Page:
Curtido (Salvadoran-Style Sauerkraut)
Makes about 3 quarts
1 large head red or green cabbage, shredded (about 3 lbs) *Save outer leaf aside, keeping whole to act as a carrier
1 large red onion, small diced
3 large or 6 small carrots, grated (about 1 lb)
6-8 cloves garlic, minced
1-3 jalapeno pepper, sliced (seeds removed to reduce heat if preferred)
1 bunch cilantro, stems included, minced
Zest and juice of 1 lime
1 1/2 Tbs dried oregano
3-6 tsp fine sea salt, based on weight of vegetables
3 quart-sized glass jars with plastic/non-reactive lids or 1 gallon ceramic crock
Fermentation weights for each vessel, optional
Cutting board and knife
Wooden spoon or "kraut pounder" for packing jars
Kitchen scale and measuring spoons
1. Place a large mixing bowl on a kitchen scale and tare to zero.
2. Place the shredded cabbage, onion, carrots, garlic, peppers, cilantro, lime, and oregano in the bowl. Stir to combine.
3. Add the sea salt, the amount depending on the weight of the vegetable mixture. Use 1 tsp sea salt per pound of vegetables; this should use about 2 Tbs of salt, but adjust to the exact amount you have.
4. Massage the salt into the vegetables, squeezing them to break the cell walls and release their stored water. I recommend wearing food-safe kitchen gloves for this, due to the hot peppers. If these are unavailable, follow the next step omitting the pepper, then add it after massaging to protect your hands. This softens them and allows them to be packed more tightly into jars for fermentation. This step may take up to 10 minutes; alternately, you can let the salted cabbage sit on the counter for a few hours to start to soften. This will help to minimize the amount of time spent massaging the cabbage. The vegetables are ready to pack into jars if you can easily squeeze liquid from them and the volume has reduced by about half.
5. Now we pack the salted, massaged veggies into jars or a crock for fermentation. I use 3 quart-sized jars for this recipe, but a ceramic crock will also work. For either method, fill your vessel with vegetables to the top, then use a wooden spoon or "kraut pounder" to pack the mixture tightly into the jar. This removes air bubbles and allows the brine to rise above the vegetables, keeping the fermentation anaerobic. Continue this process until your jar is filled to its "shoulders," where it begins to curve toward the mouth of the jar. Do not fill all the way to the top, or it will overflow as it expands during fermentation.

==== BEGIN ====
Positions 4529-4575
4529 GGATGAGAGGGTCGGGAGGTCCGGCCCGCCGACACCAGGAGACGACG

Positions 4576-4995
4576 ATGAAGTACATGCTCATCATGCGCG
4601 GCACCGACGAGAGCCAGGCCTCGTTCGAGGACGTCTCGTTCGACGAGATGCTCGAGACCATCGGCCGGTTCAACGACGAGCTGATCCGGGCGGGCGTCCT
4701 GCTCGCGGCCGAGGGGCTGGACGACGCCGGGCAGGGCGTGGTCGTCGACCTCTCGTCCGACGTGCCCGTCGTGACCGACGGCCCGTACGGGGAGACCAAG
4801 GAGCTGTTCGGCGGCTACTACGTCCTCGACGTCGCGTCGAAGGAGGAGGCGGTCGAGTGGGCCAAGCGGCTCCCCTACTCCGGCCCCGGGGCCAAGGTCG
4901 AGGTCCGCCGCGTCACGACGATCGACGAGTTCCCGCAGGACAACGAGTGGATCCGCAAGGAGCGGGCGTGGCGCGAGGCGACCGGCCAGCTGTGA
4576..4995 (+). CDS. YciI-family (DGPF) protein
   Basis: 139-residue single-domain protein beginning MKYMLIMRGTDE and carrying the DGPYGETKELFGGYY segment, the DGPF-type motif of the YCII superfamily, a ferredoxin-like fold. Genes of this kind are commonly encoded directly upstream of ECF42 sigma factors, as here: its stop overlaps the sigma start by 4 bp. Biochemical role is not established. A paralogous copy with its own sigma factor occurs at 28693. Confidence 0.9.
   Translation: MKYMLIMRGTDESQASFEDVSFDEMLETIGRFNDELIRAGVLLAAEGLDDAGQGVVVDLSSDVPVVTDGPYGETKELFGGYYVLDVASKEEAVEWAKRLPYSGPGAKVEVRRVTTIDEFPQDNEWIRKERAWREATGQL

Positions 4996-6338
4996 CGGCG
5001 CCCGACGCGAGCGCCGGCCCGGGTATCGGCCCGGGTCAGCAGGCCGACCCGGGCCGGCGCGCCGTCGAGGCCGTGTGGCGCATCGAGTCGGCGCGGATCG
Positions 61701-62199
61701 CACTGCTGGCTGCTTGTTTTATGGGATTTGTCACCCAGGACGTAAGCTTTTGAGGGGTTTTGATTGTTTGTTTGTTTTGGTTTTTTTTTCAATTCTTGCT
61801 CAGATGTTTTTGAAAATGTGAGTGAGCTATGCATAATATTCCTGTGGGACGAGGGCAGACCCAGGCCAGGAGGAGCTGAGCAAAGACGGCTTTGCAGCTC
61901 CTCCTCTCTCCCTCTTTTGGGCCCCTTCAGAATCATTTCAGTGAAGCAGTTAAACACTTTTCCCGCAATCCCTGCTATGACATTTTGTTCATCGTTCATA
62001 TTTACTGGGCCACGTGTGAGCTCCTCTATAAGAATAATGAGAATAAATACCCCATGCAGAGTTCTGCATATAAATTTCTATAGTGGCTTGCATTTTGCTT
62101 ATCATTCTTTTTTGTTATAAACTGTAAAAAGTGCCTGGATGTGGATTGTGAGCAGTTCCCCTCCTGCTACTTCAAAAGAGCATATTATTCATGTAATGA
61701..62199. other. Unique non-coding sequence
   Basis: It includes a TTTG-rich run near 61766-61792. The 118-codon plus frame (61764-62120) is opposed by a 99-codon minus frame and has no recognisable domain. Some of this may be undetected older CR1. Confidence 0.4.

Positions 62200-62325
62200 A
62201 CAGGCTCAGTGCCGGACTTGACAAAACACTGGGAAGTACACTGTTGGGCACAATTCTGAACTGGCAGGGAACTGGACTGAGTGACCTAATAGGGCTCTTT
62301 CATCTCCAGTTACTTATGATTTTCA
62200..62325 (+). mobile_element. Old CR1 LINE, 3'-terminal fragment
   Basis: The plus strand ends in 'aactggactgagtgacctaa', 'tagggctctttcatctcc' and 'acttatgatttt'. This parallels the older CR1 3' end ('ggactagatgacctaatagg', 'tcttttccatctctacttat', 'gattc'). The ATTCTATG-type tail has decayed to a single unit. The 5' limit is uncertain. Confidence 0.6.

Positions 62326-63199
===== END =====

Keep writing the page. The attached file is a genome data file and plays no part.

6. Press the vegetables down until a layer of brine rises to the top. Place the saved whole cabbage leaf over the top to keep smaller pieces of vegetables from floating and possibly molding. Put a fermentation weight, if using, on top of this, which helps to keep the vegetables submerged in the brine throughout the fermentation process, also preventing molding and promoting anaerobic fermentation. Cover with a non-reactive (such as plastic) lid, not screwed on too tightly. Repeat with two more jars, or until all of the vegetables are packed and ready to ferment.
7. Let sit at room temperature for 5-14 days to ferment. It is "ready" when it has fermented to your liking. It will become more sour and "fermented" tasting the longer you let it sit, so adjust the time to your taste preferences. I find the sweet spot to be 14 days for taste and probiotic content, with an ambient temperature of about 68 degrees. It will ferment more quickly the warmer your kitchen, so keep this in mind when fermenting. There is no right number of days for fermentation, it is ready when you are; taste it after a week or so and see if you like it as is or want to ferment longer. Some people let it go up to 21 days, but 14 days is about where I usually stop the fermentation process.
8. Remove the weight and transfer to the fridge, where it will keep for about one year.
Soup season is in full swing here in Southwest Wisconsin. While I typically prefer a hearty, meaty stew, sometimes you want a smooth and creamy soup instead. This pureed soup combines collagen-rich bone broth with sweet winter squash, lentils, and the tangy, creamy flavors of goat cheese and sour cream. Packed with vitamins, minerals collagen, fiber, and amino acids, this is extremely nutrient-dense as well. This soup can become a main dish paired with some crusty sourdough bread and butter, or serve as a side to a grilled cheese sandwich or big salad.
If you already have lentils soaked and some prepared bone broth on hand, this makes a great weeknight dinner. If not, this is an easy meal to prep for a day ahead of time. Simply soak the lentils and cook the bone broth the day before you want to make this, and it will come together easily when you're ready to cook. The result is a pureed soup that is creamy, filling and comforting that the whole family will love.